- Released: 2020
- Origin: Athens, Georgia, USA
- Label: Wharf Cat
- Best Track: Serafina
It’s difficult to talk about Bambara without making comparisons to Nick Cave/Birthday Party – the baritone vocals, the dissonant guitar, the dark and narrative style of lyrics. Despite that, they’re not a derivative band by any stretch, and I prefer to think of them as a soundtrack to some kind of post-punk Western that’s never been put together.
Their fourth album Stray hones this distinctive sound rather than expanding upon it. Like with all their records, it’s not easy to dissect, with a theme of fear and paranoia running through it. Early single ‘Serafina’ – an exhilarating tale of two female arsonists who strike (pardon the pun) up a relationship – remains the standout track of an album not really intended to be analysed track by track.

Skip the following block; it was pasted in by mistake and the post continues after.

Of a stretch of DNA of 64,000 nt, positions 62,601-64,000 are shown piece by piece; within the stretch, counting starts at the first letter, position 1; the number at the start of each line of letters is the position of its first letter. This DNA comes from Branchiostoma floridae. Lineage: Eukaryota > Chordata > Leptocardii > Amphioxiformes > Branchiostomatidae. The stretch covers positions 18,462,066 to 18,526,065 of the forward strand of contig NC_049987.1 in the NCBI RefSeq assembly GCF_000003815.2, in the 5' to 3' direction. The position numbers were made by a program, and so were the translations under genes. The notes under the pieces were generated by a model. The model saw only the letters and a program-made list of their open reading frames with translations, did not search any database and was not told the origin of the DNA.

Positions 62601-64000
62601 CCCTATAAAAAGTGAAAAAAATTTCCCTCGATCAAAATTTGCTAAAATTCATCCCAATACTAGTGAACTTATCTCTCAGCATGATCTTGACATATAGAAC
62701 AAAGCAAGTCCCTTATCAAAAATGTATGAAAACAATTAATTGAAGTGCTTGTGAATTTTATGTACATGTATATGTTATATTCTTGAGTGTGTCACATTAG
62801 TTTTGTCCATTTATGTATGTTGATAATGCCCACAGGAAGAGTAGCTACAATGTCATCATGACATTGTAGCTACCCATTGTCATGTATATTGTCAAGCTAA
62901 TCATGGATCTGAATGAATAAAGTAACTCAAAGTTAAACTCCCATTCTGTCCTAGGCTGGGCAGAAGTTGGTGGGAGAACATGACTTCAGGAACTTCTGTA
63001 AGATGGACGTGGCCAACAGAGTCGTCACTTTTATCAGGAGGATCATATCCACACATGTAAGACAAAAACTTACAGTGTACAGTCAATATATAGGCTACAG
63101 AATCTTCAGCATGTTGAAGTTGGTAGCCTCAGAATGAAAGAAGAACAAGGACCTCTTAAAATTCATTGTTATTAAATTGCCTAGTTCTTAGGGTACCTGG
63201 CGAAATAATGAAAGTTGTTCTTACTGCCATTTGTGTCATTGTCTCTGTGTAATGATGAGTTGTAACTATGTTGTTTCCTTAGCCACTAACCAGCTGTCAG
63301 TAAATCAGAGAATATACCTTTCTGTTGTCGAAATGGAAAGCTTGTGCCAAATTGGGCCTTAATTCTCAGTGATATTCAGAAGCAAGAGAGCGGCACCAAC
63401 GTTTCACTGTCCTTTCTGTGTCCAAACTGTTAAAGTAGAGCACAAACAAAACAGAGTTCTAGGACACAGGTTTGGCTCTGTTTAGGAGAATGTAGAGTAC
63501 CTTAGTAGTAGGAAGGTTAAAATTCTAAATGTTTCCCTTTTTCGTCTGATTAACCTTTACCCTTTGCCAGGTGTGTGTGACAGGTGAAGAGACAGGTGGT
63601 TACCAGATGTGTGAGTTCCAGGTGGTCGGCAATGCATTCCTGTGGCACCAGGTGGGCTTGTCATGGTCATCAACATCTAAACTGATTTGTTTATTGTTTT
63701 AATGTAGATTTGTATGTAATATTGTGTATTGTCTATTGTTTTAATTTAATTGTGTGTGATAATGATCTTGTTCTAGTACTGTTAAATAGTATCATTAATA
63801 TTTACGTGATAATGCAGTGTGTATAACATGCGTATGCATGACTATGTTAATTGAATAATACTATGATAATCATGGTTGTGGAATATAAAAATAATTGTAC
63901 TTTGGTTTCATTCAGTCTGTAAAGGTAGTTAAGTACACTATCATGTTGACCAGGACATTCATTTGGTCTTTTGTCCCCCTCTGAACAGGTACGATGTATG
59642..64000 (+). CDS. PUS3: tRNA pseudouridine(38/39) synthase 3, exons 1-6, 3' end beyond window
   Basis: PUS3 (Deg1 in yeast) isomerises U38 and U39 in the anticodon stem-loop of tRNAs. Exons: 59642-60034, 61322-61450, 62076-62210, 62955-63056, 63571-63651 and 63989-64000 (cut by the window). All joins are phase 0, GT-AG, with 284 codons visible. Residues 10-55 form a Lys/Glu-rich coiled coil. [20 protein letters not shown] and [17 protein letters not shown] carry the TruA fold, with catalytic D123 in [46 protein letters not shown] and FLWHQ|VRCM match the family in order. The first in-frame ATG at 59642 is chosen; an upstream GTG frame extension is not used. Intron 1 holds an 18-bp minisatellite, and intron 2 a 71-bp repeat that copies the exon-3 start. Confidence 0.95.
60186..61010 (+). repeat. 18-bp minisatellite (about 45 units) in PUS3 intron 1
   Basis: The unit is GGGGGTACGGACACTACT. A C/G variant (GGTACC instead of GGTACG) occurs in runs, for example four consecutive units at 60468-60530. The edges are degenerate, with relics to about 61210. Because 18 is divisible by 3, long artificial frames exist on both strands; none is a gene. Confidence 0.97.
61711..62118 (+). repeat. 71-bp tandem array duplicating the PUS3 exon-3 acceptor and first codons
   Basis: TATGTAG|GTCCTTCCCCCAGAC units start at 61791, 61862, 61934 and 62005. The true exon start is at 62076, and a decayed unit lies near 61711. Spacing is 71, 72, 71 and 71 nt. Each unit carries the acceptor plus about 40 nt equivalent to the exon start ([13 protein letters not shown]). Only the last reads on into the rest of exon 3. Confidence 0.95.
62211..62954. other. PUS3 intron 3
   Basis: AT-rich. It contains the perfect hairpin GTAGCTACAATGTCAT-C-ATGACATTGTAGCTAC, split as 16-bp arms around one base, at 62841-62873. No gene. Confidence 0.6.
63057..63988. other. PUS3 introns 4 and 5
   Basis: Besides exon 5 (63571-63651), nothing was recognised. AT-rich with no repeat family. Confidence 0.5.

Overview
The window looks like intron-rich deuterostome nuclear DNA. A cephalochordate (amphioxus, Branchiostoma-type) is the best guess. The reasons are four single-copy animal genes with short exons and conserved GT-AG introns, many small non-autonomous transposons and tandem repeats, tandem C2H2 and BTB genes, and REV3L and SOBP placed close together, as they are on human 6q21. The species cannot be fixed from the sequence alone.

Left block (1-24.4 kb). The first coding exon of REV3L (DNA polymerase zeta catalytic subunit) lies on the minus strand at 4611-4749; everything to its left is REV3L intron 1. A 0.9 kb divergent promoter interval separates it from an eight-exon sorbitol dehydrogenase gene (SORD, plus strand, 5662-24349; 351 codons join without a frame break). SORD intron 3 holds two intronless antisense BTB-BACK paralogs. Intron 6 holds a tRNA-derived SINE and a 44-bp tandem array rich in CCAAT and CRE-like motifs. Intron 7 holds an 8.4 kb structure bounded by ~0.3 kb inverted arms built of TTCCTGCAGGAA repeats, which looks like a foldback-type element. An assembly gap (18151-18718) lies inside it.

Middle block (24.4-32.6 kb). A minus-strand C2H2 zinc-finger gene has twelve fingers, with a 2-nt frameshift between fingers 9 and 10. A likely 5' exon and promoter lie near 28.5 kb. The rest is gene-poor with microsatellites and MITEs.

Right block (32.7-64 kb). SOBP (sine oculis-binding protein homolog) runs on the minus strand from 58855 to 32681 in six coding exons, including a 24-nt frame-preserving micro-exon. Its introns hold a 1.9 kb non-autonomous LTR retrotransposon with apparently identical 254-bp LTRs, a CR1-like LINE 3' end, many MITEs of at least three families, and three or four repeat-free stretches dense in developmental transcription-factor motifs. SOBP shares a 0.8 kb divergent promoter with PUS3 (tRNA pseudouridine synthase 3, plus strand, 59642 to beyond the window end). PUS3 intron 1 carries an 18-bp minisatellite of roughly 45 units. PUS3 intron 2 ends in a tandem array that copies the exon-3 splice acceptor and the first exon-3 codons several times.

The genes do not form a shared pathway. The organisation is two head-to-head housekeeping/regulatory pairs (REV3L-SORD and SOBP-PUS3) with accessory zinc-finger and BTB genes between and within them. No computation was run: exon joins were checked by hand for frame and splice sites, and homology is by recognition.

‘Death Croons’ is superb too, with some haunting female backing vocals and a chilling refrain of “I am not your kind”. Towards the end, ‘Made for Me’ stands out with its murky, echoing repetitions, and ‘Sweat’ is a real cacophony, making closer ‘Machete’ seem something of an anticlimax.
Because I try to get through these reviews quickly, I usually only do them after two or three listens. This is one where more time is really needed to appreciate its storytelling qualities, but I like what I hear of Stray and will give it the time it deserves.